Things to do in Ghent (Belgium) cherry-picked by a local

It took me quite some time to write up a first post on my fabulous hometown Ghent in Belgium. The reason for that delay is that I found it difficult to summarize the city I know so well in an article. So, I had to trim it down to the essential must-sees. Here’s the result: the best things to do in Ghent for first-time visitors, cherry-picked by a local. You’ll see that Ghent is not just an excellent day trip from Brussels but also a great place to spend a weekend.

Cityscape of Ghent, Belgium, at sunset

Ghent has a rich history, one of wealthy tradesman and might emperors, and you’ll see this reflected in the many well-preserved buildings and merchant houses. From the 11th century onwards, the city has long been the second largest in Northwestern Europe, after Paris. Thanks to the Count of Flanders, Ghent became an autonomous power. Ever since, the inhabitants have defended that autonomy. Throughout history, Ghentians have proven to be rebellious by defending that freedom and those privileges, a spirit that’s still very much alive.

Ghent is also an important student-city in Belgium, guaranteeing a lively and somewhat hipster-like vibe against a gorgeous historic backdrop. The historic center is mostly car-free, so that you can have your eyes peeled and take in all its beauty. A big plus compared to that other Belgian gem, Bruges, is that Ghent is much less touristy. No open-air museum like atmosphere here but a welcoming city that’s very much alive and where you’ll feel right at home.

What’s in a name

In Flemish, the language spoken in the northern region of Belgium called Flanders, Ghent is known as Gent (/ʝɛnt/pronounced with a hard ‘h’). The original name for Ghent was acutally Ganda and several languages kept those first letters. In French, for example, Ghent is referred to as Gand (/ɡɑ̃/) and in Spanish, it’s known as Gante (/ɡɑntɛi/).

Map of Ghent (Belgium)

Ghent is the capital of the province of East-Flanders and located right in the middle of the two most popular cities in Belgium: Brussels and Bruges. For your convenience, I’ve indicated the very best things to do in Ghent, as mentioned in this blog post, on this map.

Top things to do in Ghent

Explore Ghent’s many classic attractions

– The Castle of the Counts

Ghent's fortress the Castle of the Counts

This medieval fortress dates back to the 9th century, when it was built to protect the settlement against the vikings. It was made out of wood and consisted of a main building with outbuildings that served as warehouses. In the early middle ages, Ghent had become a wealthy city thanks to the thriving wool industry. Merchants had the most luxurious houses built in expensive Tournai limestone. When Count Philip of Alsace visited Ghent after one of his crusades, he couldn’t stand being surpassed by those wealthy merchants. Therefore he ordered to transform the Castle of the Counts (Gravensteen in Flemish) into the most impressive and luxuriant building of the city to prove his supremacy.

Detail of one of the towers at the Ghent Castle of the Counts

The existing moat was extended, the central building was expanded and a massive wall with 24 watchtowers was erected. When you look out over the city from amidst the battlements, you can easily imagine how superior the count must have felt in his mighty fortress.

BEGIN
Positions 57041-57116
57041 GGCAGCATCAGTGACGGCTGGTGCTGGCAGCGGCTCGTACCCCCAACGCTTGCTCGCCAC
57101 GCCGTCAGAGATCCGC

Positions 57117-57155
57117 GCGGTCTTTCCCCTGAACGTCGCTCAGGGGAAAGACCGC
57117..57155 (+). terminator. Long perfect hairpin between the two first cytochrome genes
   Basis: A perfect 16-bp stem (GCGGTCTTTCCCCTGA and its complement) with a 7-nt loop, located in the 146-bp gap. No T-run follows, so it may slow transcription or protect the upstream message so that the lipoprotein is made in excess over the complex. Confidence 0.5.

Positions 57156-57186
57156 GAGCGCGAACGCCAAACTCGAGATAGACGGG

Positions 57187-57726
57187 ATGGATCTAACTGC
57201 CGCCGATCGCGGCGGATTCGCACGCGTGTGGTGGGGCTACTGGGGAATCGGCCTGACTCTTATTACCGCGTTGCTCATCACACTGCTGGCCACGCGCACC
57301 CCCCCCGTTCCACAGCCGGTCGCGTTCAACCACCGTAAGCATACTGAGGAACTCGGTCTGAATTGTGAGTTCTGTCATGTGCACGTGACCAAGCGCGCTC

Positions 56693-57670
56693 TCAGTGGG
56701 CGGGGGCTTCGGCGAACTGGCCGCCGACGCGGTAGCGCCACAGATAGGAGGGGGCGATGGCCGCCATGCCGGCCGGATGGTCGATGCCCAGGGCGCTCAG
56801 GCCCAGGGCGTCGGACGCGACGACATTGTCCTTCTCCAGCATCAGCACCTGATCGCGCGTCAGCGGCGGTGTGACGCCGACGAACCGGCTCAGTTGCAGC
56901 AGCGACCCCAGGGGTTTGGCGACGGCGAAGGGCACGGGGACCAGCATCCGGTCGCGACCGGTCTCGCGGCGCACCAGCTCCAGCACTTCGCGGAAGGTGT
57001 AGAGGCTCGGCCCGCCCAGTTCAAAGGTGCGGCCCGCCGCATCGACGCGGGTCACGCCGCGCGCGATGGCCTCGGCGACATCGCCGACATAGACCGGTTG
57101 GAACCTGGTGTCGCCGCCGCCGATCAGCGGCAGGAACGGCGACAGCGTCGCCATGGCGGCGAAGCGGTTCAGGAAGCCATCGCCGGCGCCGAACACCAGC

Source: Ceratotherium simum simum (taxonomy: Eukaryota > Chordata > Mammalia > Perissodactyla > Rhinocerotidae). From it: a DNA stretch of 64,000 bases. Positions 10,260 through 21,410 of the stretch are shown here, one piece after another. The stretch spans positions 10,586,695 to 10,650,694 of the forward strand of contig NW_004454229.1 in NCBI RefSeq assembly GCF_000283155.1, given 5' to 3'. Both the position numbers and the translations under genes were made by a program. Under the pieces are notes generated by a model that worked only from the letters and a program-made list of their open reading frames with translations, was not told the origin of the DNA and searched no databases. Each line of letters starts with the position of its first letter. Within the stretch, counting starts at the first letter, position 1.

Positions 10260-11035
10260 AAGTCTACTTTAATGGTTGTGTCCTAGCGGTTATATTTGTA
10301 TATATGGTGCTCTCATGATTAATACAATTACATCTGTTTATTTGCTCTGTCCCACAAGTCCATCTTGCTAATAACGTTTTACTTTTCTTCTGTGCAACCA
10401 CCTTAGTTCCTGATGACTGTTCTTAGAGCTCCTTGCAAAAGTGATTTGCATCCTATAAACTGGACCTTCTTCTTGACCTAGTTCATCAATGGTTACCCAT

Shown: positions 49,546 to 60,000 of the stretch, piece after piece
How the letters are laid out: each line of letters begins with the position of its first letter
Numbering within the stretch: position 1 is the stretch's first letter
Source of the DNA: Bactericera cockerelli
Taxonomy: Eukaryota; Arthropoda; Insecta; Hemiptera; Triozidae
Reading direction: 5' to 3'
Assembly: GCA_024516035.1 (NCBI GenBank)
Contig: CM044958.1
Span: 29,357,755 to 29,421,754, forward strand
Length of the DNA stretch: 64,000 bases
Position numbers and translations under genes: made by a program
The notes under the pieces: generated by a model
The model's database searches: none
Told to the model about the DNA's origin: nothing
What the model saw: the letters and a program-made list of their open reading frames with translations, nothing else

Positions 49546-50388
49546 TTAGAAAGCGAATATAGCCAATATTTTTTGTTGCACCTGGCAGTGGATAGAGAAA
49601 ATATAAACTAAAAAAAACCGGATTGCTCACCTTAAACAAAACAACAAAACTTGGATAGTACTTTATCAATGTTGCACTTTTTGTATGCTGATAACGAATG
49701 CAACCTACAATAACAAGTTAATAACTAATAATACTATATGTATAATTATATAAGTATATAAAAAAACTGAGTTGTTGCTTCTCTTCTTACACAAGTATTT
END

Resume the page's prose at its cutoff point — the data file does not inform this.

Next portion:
Courtyard of the Ghent Castle of the Counts

Yet, the Castle never became his main residence because Philip of Alsace wasn’t fond of rebellious Ghent. The Counts that succeeded him didn’t like living in this uncomfortable castle either. The fortress first became an administrative centre and later the supreme court, where justice was served and prisoners were held. There’s still an important collection of torture equipment on display in the former dungeons.

In the 18th century, the Council of Flanders moved elsewhere and the Gravensteen Castle was converted in an industrial complex where textile was produced. A century later, the textile trade moved to the outskirts of the building. Luckily, the fortress was saved from demolishment. It’s one of the best kept military buildings in this part of Europe.

– Prinsenhof

Lievebrug at Prinsenhof in Ghent Belgium

A castle named Hof ten Walle, or the Walled Court, was built almost simultaneously with the Castle of the Counts. Since the Hof ten Walle was much more comfortable, with its 300 rooms with their own fire place and with a lion park, the Counts of Flanders preferred it as their residence. In the year 1500, Charles V was born here and the castle was renamed to Prinsenhof, the Court of Princes. By the end of the 18th century, the castle was demolished and the buildings sold to make room for new houses and factories. The Prinsenhof district is now an expensive residential area.

– Patershol

The medieval streets of the Patershol district
Walking the medieval Patershol street is one of the best things to do in Ghent

The Patershol district, consisting of thirteen narrow streets and a square, has always been a residential area. Initially, in the Middle Ages, the rich wool and cloth merchants lived in Patershol. Then afterwards, the district’s history was linked to that of the Castle of the Counts (Gravensteen): When the fortress became a court, the magistrates called Patershol home. Later, at the time of the industrial revolution, it became a blue collar housing area for the many textile workers. Often, multiple families shared a house. When the textile industry moved to the city’s outskirts, Patershol became an infamous and dangerous area in Ghent. Especially in the interbellum, it was a place of violence and prostitution.